Insect brains change their behavioural responses to harm in other ways. For example, hungry flies are less likely to jump away from extreme heat than satiated flies. Decapitated flies can still jump but they do not display this difference, demonstrating their brain’s involvement in heat avoidance. Communication between the brain and the responsive body part is also consistent with pain.
Other pain indicators
The framework we used to evaluate evidence for pain in different insects was the one that recently led the UK government to recognise pain in two other major invertebrate groups, decapod crustaceans (including crabs, lobsters, and prawns) and cephalopods (including octopuses and squid), by including them in the Animal Welfare (Sentience) Act 2022. The framework has eight criteria, which assess whether an animal’s nervous system can support pain (such as brain-body communication), and whether its behaviour indicates pain (like motivational trade-offs).
Flies and cockroaches satisfy six of the criteria. According to the framework, this amounts to “strong evidence” for pain. Despite weaker evidence in other insects, many still show “substantial evidence” for pain. Bees, wasps, and ants fulfil four criteria, while butterflies, moths, crickets, and grasshoppers fulfil three.
Beetles, the largest group of insects, only satisfy two criteria. But, like other insects that received low scores, there are very few studies on beetles in this context. We found no evidence of any insect failing all the criteria.
Our findings matter because the evidence for pain in insects is roughly equivalent to evidence for pain in other animals which are already protected under UK law. Octopuses, for example, show very strong evidence for pain (seven criteria).
In response, the UK government included both octopuses and crabs in the Animal Welfare (Sentience) Act 2022, legally recognising their capacity for pain.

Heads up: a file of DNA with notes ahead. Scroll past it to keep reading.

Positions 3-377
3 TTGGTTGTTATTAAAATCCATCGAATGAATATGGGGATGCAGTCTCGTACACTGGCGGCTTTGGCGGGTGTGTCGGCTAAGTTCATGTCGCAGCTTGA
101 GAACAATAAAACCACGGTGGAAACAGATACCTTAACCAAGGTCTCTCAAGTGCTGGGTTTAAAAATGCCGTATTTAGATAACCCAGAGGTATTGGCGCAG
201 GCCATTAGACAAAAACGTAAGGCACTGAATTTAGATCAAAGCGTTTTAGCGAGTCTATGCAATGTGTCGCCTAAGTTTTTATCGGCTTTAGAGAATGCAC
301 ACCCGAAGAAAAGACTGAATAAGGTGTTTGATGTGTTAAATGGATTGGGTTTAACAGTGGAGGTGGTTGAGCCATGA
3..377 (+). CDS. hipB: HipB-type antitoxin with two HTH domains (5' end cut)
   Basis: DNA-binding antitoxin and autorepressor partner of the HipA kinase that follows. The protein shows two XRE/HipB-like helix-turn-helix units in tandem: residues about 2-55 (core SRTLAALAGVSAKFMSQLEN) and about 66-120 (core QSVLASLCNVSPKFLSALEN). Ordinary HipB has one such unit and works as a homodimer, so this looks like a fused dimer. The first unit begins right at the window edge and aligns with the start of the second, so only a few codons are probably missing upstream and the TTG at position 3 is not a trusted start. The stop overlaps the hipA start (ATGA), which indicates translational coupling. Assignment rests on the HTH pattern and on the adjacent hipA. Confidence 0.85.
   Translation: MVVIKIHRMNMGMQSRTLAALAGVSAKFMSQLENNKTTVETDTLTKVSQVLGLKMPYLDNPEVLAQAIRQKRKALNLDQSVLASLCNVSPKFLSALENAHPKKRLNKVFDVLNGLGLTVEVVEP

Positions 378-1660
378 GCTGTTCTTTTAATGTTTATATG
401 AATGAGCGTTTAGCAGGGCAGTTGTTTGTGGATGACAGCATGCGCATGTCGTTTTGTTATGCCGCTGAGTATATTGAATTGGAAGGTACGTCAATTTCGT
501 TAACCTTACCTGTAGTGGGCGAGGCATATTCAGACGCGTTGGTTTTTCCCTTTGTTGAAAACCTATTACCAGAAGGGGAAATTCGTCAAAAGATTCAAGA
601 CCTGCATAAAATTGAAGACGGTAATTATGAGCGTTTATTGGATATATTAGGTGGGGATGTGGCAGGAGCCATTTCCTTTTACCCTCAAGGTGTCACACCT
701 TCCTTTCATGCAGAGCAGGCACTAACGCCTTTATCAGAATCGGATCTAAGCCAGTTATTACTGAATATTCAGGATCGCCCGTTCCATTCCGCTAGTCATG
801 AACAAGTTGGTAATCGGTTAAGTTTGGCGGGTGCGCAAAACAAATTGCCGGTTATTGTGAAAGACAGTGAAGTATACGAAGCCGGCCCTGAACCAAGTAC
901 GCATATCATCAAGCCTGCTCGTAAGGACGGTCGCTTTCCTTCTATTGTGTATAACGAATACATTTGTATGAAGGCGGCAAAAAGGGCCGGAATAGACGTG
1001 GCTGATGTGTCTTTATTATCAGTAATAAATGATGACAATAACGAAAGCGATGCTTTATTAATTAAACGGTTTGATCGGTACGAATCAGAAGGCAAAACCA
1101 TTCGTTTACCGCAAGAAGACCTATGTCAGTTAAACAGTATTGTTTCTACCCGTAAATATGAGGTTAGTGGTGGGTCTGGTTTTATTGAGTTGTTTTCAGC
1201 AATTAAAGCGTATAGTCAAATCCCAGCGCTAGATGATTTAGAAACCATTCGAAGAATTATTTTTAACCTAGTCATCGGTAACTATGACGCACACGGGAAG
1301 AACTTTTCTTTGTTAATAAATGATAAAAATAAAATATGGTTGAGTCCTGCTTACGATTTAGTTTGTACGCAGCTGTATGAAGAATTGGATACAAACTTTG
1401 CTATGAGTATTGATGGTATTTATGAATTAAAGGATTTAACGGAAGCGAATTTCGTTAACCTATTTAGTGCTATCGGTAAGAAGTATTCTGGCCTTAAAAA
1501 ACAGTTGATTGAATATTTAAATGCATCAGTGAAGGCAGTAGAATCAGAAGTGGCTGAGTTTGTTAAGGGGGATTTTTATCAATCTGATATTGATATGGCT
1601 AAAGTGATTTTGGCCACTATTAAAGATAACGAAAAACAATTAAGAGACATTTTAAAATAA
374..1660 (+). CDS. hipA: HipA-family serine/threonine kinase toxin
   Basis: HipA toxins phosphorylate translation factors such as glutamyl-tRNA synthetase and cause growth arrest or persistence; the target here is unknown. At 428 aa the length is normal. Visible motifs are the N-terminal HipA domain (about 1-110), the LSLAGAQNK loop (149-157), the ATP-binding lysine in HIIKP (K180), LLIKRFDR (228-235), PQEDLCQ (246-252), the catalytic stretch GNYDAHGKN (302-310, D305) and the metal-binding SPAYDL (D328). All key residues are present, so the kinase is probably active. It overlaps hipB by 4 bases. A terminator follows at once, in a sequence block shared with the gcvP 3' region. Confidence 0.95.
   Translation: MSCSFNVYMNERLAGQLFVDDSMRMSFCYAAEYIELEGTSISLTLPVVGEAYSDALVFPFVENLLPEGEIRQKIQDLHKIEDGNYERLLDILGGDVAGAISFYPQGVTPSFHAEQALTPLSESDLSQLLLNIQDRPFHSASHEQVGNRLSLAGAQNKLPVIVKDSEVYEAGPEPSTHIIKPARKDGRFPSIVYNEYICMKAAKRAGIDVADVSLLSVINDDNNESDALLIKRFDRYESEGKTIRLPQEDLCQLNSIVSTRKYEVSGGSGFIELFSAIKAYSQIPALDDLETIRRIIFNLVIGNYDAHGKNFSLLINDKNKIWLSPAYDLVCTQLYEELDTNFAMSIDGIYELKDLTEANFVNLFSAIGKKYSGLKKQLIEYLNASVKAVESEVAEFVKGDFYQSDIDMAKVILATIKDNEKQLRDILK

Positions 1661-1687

The UK government set a precedent: strong evidence of pain warrants legal protection. At least some insects meet this standard, so it is time to shield them. For starters, we recommend including insects under the Animal Welfare (Sentience) Act 2022, which would legally acknowledge their capacity to feel pain. But this law only requires the government to consider their welfare when drafting future legislation.
If we want to regulate practices such as farming and scientific research, the government needs to extend existing laws. For example, the Animal Welfare Act 2006, which makes it an offence to cause “unnecessary suffering” to animals covered by the act. This may lead to insect farms, like conventional farms, minimising animal suffering and using humane slaughter methods.
The Animals (Scientific Procedures) Act 1986 regulates the use of protected animals in any experimental or other scientific procedure that may cause pain, suffering, distress or lasting harm to the animal. Protecting insects under this act, as octopuses already are, would regulate insect research, reducing the number of insects tested and ensuring that experiments have a strong scientific rationale.
Finally, pesticides are a huge welfare concern for wild insects. We recommend developing more humane pesticides, which kill insects faster and minimise their suffering.
Matilda Gibbons is PhD candidate in behavioural neuroscience, Queen Mary University of London. Andrew Crump is Postdoctoral Research Officer, London School of Economics and Political Science. Lars Chittka is Professor of Sensory and Behavioural Ecology, Queen Mary University of London.
This article first appeared on The Conversation.